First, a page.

Tuesday, March 16, 2010

Massive Attack - Heligoland (album review)

Massive Attack it has to be said take their sweet time in serving up any product at all, so when an album does arrive it's something of an event. The band so far in their 20 year career have never fully escaped the shadow cast by debut album Blue Lines and are it seems destined to have all subsequent works compared to it. The thing is, all Massive Attack albums are largely blueprint in formula and why shouldn't they be? The recipe's good and nearly always works, and with only five albums in their cannon, you could hardly say they're flogging a tired old nag.

Despite long periods of inactivity, there's still something of an old friend factor to Massive Attack so the time spent listening to their new set was  to be a fairly comfortable experience, surely?. There would be some familiar tales, told by voices reminding me of good times with perhaps some new learned wisdom thrown in...? Well, no. In fact Heligoland actually comes across more like a total stranger. I find myself having to tease information out of the music rather than the expected easy flow of long-time acquaintances. On the upside to this, repeated listens show Heliogoland to be quite a strong contender for slightly sinister new best mate. A great companion to stand with in the 7-11 at 4am, bleary eyed and pretending you're in an American indie film about to pull out a shotgun and say something deadly cool.

So it's a little unfamiliar, but like all Massive Attack albums, there needs to be a bit of environment set-up to really appreciate it. Candles... well if that's your thing, but low light for sure and maybe a jostick and something in the room that hums, such as a fan. The first thing you'll notice about Heliogoland is by half way through the ten tracks, the mood and tempo are set at lucid and are not likely to change. And change they do not, but like thoughts during lucid sleep, so much is revealed if you just allow it to happen. Opening track Pray For Rain begins by layering live drumming with morose strings which eventually turn into popping electronic blips sung over with an increasingly urgent robotic chant until finally a flourish of gentle falsetto 'aaahhh's' come in as the music mimics a breaking drought. This song hails the welcome return of Grant "Daddy G" Marshall who hasn't sung on a Massive album since 1998's Mezzanine. The vocal duties on the rest of the album include the usual long list of guests, Tricky's ex-vocalist Martina Topley-Bird appears on Babel and Psyche - and naturally, it's a perfect fit. Her lazily half sung parts automatically trigger thoughts of Tricky's earlier work, which was always a heavier extension of Massive Attack's.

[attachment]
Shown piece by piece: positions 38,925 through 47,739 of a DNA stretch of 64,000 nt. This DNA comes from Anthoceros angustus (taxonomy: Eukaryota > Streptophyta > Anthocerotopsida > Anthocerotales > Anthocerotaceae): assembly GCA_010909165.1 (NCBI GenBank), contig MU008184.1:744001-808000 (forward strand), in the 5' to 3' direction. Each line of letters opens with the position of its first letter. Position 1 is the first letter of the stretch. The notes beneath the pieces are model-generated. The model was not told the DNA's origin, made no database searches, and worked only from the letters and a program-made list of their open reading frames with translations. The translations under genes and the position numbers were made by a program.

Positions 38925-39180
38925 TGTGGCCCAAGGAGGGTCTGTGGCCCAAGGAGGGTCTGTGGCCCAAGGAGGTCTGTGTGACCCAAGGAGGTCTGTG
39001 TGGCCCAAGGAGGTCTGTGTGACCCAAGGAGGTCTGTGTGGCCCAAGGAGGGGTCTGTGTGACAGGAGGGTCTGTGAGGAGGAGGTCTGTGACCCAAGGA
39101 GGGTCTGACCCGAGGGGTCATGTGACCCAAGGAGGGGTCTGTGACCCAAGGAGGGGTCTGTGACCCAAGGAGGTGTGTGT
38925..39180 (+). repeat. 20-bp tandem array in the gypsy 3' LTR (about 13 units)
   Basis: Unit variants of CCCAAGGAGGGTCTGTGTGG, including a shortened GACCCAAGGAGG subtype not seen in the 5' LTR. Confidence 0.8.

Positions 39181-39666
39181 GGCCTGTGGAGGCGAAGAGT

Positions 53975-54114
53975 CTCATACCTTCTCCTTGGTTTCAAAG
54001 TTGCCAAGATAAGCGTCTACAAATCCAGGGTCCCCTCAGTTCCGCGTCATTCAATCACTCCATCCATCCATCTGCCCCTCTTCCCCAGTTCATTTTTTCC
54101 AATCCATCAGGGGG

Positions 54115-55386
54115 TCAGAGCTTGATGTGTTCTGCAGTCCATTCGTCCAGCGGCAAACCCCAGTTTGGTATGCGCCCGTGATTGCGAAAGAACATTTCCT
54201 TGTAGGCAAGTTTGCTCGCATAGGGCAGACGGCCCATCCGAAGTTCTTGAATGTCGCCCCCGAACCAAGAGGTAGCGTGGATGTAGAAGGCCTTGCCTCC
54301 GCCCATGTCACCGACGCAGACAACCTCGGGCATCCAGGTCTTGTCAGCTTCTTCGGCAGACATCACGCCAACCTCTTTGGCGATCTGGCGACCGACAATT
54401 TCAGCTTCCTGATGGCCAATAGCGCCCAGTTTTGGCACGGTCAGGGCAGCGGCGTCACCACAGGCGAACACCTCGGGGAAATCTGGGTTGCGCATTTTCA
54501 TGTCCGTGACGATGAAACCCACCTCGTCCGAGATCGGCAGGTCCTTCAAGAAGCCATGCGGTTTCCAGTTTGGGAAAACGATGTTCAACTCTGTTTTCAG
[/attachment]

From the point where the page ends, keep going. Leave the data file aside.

Regular guest Horace Andy also returns here sounding better than ever on Girl I Love You, backed with a tremendous live horn section. The single, Splitting The Atom, is the most immediate track here, boasting ice cold strings and a hip hop beat suggesting perhaps a Gorillaz influence resulting from Damon Albarn's contribution to the track. However, it's the combined effort of Albarn, Grant Marshall, Robert Delnaja and Elbow's Guy Garvey on Flat Of The Blade that stands out the most. Garvey sings ominously "...I'm not good in a crowd/I've got skills I can't speak of/things that'll chase me to the grave..." over a rising string melody and occasional horn blasts. All the best elements of the album come together on this track, and if you like 'em dark and brooding, it's guaranteed to please. That said, there is a warmth to Heliogoland that was missing from 2003 album 100th Window. The use of live instruments or rather the choice to not bury the live instruments in the mix is a huge benefit to the album overall. There's a good variety of vocalists and collaborators on offer, each given room to breathe and make their individual stamp on the songs which in the past had always served Massive Attack well. Core founding member Robert "3D" Delnaja is still lurking in the corridor, chain smoking and rasping away, only this time he's paused at the door and allowed his guest ensemble to shoulder a good deal of the work. Heligoland ultimately is a grower of an album, if not just for it's detached mood then for it's striking contrast to most popular music currently on offer. Grab it and let it grow, you won't be disappointed.


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